Dogs take the lead in parade on street named after King Charles
LONDON — King Charles's coronation day went to the dogs.
Around 150 fluffy eared, doe-eyed namesakes of Charles' ancestor, Charles II, paraded down London's King's Road to celebrate the country's newest monarch on Saturday.
Soggy but largely undeterred by the rain, the Cavalier King Charles Spaniels, some wearing tiaras and others red royal cloaks, turned out in force with their owners in Chelsea, one of the capital's poshest neighborhoods.
“I just thought this is a no-brainer,” said Jenny Matthews, who owns a pet grooming service, cafe and boutique on the King’s Road and who came up with the idea for the parade.
“It’s our King Charles III’s coronation day," Matthews, 53, told NBC News. "What more can we do for him than to gather as many King Charles Spaniel dogs as possible and parade down his road? It’s the King’s Road.”
She added that the Cavaliers of London group of owners had reached out to their 5,000 members to garner interest and she had been inundated with demand.
Sophie Bradley and her dog Amber, from the nearby neighborhood of Hammersmith were among those selected to take part.
And despite the downpour, she said they'd had a great time.
“Forget the British weather,” Bradley, 51, said. “It’s once in a lifetime, it’s history making … to celebrate the king and his coronation. I can’t think of a better way to spend the day, to be honest with you.”
The event took place after King Charles III was crowned in a ceremony at London's historic Westminster Abbey. His wife, Queen Camilla, was also crowned, before a parade of thousands of Britain's armed forces, decked out in colorful dress uniforms, escorted them back to Buckingham Palace. There, they made a traditional appearance on the balcony alongside other members of the royal family in front of cheering crowds.
“It’s particularly poignant and special that we have a monarch, King Charles III, who has literally hours ago been crowned king, and to be here," David Lindsay, the mayor of the Royal borough of Kensington and Chelsea, said as he joined in the party on the King’s Road. "It’s symbolic, it’s fun and it’s part of history, and we are but history in the making now.”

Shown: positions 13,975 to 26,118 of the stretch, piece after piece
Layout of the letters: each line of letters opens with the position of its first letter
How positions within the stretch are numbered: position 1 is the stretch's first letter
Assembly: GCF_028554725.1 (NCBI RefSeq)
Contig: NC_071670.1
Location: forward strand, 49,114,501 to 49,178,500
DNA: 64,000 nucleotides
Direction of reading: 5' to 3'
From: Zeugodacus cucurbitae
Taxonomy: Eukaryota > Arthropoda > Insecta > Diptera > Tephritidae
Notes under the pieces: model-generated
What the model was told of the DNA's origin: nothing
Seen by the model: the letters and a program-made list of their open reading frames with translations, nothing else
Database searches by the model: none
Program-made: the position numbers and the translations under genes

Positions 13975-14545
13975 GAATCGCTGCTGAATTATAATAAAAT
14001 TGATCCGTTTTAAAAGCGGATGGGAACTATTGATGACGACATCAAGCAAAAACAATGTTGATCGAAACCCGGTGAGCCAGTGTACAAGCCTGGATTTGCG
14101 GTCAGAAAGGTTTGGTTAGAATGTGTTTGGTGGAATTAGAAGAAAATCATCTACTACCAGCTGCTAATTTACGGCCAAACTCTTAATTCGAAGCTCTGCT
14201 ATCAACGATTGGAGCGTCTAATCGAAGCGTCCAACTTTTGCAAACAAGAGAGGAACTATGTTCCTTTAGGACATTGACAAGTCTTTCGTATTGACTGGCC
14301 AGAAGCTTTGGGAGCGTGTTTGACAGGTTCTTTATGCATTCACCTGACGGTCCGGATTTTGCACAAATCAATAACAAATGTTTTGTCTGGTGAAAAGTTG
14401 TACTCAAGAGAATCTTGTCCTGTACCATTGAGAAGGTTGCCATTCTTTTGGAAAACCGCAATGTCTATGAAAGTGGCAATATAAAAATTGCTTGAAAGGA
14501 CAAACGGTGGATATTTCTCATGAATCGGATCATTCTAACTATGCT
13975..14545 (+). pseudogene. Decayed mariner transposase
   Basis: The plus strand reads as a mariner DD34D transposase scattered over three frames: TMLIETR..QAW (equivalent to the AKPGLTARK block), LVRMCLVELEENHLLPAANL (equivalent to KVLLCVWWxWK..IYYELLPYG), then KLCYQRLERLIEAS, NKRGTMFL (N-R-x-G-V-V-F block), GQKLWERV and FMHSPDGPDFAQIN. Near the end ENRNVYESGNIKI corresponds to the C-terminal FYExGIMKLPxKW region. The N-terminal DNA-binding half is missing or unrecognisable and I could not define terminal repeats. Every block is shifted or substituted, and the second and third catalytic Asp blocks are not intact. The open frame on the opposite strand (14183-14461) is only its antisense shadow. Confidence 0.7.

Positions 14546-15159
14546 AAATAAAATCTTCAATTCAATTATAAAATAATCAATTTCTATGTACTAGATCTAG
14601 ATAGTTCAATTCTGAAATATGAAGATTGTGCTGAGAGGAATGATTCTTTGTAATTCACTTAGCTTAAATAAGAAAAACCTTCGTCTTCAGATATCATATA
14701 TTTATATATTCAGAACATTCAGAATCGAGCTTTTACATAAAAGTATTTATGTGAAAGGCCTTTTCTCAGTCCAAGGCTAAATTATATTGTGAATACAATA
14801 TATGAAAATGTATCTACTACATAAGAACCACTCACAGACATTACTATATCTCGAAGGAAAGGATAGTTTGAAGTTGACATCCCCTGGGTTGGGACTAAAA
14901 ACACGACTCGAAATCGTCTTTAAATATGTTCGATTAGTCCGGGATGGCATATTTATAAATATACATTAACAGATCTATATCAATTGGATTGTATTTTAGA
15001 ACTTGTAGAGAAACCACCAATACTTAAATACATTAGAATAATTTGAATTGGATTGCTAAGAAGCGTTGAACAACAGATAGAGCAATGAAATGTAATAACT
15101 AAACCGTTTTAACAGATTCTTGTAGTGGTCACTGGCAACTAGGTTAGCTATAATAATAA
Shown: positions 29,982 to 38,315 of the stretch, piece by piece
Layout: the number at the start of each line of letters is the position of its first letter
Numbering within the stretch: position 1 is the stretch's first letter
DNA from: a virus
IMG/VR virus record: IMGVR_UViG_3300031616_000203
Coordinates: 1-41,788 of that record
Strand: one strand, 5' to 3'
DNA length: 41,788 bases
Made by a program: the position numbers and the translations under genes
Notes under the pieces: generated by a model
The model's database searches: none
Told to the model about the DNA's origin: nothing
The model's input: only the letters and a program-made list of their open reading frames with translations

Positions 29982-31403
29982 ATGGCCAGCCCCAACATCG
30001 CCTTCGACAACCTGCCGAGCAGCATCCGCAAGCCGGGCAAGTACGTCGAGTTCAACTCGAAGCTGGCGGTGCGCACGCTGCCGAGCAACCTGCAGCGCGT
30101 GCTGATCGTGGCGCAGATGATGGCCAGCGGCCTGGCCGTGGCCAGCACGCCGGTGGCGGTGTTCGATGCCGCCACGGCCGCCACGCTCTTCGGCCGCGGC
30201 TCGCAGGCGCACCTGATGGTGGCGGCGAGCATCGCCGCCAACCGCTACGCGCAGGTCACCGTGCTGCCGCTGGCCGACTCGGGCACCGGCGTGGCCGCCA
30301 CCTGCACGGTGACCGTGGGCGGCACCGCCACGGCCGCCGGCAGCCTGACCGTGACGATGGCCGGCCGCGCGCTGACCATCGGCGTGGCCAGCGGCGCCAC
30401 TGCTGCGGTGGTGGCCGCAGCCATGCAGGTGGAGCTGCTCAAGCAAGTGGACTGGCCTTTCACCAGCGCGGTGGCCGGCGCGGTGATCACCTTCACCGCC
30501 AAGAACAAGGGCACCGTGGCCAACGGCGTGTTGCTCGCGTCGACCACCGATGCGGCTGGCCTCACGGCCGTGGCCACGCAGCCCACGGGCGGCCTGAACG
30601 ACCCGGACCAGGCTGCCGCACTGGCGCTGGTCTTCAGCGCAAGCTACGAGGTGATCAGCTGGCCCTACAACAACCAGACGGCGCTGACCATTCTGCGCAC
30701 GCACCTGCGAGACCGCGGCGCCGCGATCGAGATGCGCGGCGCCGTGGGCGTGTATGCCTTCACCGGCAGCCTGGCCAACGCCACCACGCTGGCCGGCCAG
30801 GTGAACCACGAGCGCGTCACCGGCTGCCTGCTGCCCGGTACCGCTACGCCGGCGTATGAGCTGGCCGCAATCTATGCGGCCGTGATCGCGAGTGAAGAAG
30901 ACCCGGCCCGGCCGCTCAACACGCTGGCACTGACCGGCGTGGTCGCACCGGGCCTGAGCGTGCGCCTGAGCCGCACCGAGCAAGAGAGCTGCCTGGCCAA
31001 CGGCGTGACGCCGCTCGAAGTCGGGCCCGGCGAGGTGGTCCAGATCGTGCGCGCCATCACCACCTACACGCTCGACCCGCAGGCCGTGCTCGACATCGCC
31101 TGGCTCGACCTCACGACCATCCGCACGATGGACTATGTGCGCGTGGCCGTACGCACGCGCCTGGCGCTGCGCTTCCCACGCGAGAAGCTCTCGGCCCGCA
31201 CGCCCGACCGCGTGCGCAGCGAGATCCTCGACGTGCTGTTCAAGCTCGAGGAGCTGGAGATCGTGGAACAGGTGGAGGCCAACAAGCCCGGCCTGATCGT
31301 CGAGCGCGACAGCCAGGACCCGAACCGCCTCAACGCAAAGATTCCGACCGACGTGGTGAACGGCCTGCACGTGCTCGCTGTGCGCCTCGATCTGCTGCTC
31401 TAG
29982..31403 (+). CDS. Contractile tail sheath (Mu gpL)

Before the dog parade, a group of 300 military veterans known as the Chelsea Pensioners marched down the road, which, like the spaniels, was named after King Charles II.
Among the marchers was Roy Palmer, 84, who said he had enjoyed tea with Queen Camilla as part of her 75th birthday celebrations.
“To be here with these people, it’s wonderful,” said Palmer, who along with the other veterans lives in the nearby Royal Hospital. “It’s historic for a start.” he added.
Built in 1682, the hospital predates the King's Road by 12 years.
After the road was built in 1694, only the king was allowed to use, and he travelled between his royal residences, St James' Palace and Hampton Court.
Later, members of the aristocracy were allowed to travel down it if they had special tokens bearing the king's initials. It finally became available to the public in 1830.
Over a century later it became a stomping ground for some of the most popular figures in British music and fashion.
The Beatles and The Rolling Stones and fashion designer Mary Quant were all regulars in the 1960’s and the following decade Vivienne Westwood opened her store Sex on it. Notorious punk group the Sex Pistols would meet there regularly.
This article was originally published on NBCNews.com